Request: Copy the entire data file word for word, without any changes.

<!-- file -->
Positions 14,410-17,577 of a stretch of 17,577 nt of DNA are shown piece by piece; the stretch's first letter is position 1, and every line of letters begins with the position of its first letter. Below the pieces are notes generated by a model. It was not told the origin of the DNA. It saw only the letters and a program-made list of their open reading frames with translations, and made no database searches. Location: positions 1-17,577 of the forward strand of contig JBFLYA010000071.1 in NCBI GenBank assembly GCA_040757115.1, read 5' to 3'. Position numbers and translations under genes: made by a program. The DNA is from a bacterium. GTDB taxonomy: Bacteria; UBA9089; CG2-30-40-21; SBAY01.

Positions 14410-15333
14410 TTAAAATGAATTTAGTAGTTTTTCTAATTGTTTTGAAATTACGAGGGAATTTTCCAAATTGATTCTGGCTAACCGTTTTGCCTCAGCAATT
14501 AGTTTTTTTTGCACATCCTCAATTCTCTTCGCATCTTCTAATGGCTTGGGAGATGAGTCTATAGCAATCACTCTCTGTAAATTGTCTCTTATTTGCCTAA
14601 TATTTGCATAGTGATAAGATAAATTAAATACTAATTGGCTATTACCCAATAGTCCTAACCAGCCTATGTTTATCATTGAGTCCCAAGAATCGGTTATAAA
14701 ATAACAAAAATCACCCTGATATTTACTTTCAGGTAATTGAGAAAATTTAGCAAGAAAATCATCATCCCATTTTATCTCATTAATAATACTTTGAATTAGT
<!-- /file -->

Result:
Positions 14,410-17,577 of a stretch of 17,577 nt of DNA are shown piece by piece; the stretch's first letter is position 1, and every line of letters begins with the position of its first letter. Below the pieces are notes generated by a model. It was not told the origin of the DNA. It saw only the letters and a program-made list of their open reading frames with translations, and made no database searches. Location: positions 1-17,577 of the forward strand of contig JBFLYA010000071.1 in NCBI GenBank assembly GCA_040757115.1, read 5' to 3'. Position numbers and translations under genes: made by a program. The DNA is from a bacterium. GTDB taxonomy: Bacteria; UBA9089; CG2-30-40-21; SBAY01.

Positions 14410-15333
14410 TTAAAATGAATTTAGTAGTTTTTCTAATTGTTTTGAAATTACGAGGGAATTTTCCAAATTGATTCTGGCTAACCGTTTTGCCTCAGCAATT
14501 AGTTTTTTTTGCACATCCTCAATTCTCTTCGCATCTTCTAATGGCTTGGGAGATGAGTCTATAGCAATCACTCTCTGTAAATTGTCTCTTATTTGCCTAA
14601 TATTTGCATAGTGATAAGATAAATTAAATACTAATTGGCTATTACCCAATAGTCCTAACCAGCCTATGTTTATCATTGAGTCCCAAGAATCGGTTATAAA
14701 ATAACAAAAATCACCCTGATATTTACTTTCAGGTAATTGAGAAAATTTAGCAAGAAAATCATCATCCCATTTTATCTCATTAATAATACTTTGAATTAGT